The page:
This is the latest update of the article, which includes new tidbits on various aspects of the merger-fever that is now rampant. I am predicting that the Top-10 will become the Top-5 within the next year. If I'm wrong, I won't be far off...
The original version of this article was published in Controls Intelligence & Plant Systems Report, August 2000. You can have a .pdf file copy too on the JimPinto.com website.
Look at Urge to Merge:2000
eFeedback : Invensys control of Baan
Several people asked: How will Invensys handle the shareholders who did NOT tender their (about 25%) shares in Baan? According to Peter Reilly, Deutsche Bank, the plan is to transfer all Baan assets and liabilities to Invensys, leaving just a shell behind and put cash equivalent to $2.85 per share into the shell. They will then call a shareholders' meeting and propose a motion to put the shell into voluntary liquidation. As Invensys has >75% of the votes, this will be a formality to pay all Baan shareholders $2.85 per share, which is what they would have got had they tendered shares to Invensys in the first place.
You can see the extracts from previous eNews, combined to provide the complete analysis at :
See the whole Invensys+Baan story
eFeedback : ICS(UK) low-ball takeover
An ex-employee of ICS asked:
"ICS owns Triplex, which has one of the best safety systems and control products currently available on the market. I can understand that the company has suffered at the hands of poor management. However I cannot understand why they have not been acquired by a larger company, such as Emerson or Rosemount which I'm sure could market the Triplex technology and also integrate it into existing products.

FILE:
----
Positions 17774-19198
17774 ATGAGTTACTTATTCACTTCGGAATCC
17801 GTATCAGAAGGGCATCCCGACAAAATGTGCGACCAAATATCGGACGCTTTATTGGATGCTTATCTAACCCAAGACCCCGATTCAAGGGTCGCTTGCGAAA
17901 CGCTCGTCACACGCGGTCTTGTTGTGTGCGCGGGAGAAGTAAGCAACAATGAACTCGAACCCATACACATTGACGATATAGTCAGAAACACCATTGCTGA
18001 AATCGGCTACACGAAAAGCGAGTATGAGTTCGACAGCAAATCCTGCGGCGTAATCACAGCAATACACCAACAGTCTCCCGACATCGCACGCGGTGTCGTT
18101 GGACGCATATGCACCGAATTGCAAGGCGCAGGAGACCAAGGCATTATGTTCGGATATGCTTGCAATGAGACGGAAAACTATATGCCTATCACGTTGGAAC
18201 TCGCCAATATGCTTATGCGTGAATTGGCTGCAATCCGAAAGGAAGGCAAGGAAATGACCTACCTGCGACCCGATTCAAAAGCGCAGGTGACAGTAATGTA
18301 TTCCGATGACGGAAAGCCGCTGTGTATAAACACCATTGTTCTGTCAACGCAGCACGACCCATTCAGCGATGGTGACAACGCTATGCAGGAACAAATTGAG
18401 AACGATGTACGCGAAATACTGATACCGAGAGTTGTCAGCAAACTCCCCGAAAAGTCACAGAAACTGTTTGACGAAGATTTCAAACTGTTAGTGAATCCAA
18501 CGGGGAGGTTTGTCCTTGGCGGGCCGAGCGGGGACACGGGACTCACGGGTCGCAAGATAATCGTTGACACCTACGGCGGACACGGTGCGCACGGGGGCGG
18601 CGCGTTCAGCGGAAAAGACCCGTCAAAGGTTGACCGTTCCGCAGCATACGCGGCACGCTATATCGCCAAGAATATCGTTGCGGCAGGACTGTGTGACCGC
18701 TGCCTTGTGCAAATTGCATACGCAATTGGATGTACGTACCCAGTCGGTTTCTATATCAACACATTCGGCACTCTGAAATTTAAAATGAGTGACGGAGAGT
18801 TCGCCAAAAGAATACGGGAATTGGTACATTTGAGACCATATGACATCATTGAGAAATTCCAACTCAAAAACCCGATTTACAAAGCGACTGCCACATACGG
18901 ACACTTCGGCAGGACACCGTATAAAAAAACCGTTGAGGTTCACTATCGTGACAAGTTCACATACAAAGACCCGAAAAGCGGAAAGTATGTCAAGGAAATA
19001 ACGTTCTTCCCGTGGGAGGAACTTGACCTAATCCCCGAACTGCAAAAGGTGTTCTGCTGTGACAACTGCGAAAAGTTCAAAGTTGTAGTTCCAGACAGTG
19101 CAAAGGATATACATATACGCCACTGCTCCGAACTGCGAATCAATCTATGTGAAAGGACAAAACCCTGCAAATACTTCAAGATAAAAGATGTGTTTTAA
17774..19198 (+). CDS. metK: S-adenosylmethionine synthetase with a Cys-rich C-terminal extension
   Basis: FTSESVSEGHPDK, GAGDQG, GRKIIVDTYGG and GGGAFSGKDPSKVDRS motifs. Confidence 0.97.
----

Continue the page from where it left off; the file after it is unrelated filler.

In your opinion why have they been left to be taken over by a company like Tritrax (Alchemy) who have bid a vastly reduced value (1p a share). This does not make any sense to me. I believe that if ICS is bought by Tritrax then a whole lot of larger companies will have missed a gift and a golden opportunity to make money from a good product and a large installed base which will require servicing for many years to come."
Yes, ICS has many good people and good products. I understand that ALL the major industrial automation companies had been approached (in the past year or so) about buying ICS. Most were really "fishing" and "viewing the merchandise" so to speak - but no one stepped in to buy it. Why not? Because the industrial automation market (as a whole) is doing badly (no growth, poor profit) and no one wants to work with a turnaround that will need a lot of attention.
Dave Stevenson, an ICS shareholder reports (14 August '00:
Why Alchemy (Tritax)? The banks control ICS because it is very deeply in debt. Alchemy are the only ones who seem to be willing to do a "turnaround" - and have somehow won the confidence of the banks. The low bid takes into account that ICS will still need to repay the banks and Alchemy will assume the debts.
Yes, ICS has some value (beyond their debt and the 1p per share) - and may still be bought by someone else. My own opinion is that some of the good managers within ICS should stage a management buyout. The banks will be delighted. If you know anyone who is gutsy enough to get some good ICS employees together to attempt an employee-owned buyout, ask them to get in touch with me. If they don't DO anything, then they will simply be "fodder" for Alchemy's turnaround tactics - these vultures always think they are 'smart', when in reality they are simply ruthless.
"Well the offer has been extended to 17th August. Alchemy now has 43% plus the 3.45% which doesn't count towards the total for 'majority' purposes. They may sweep-up the remaining 8% next week to secure overall control. But still, 13m shares is a lot if none of the big boys are playing ball. 90% looks a universe away."
Read the whole ICS Downhill Debacle story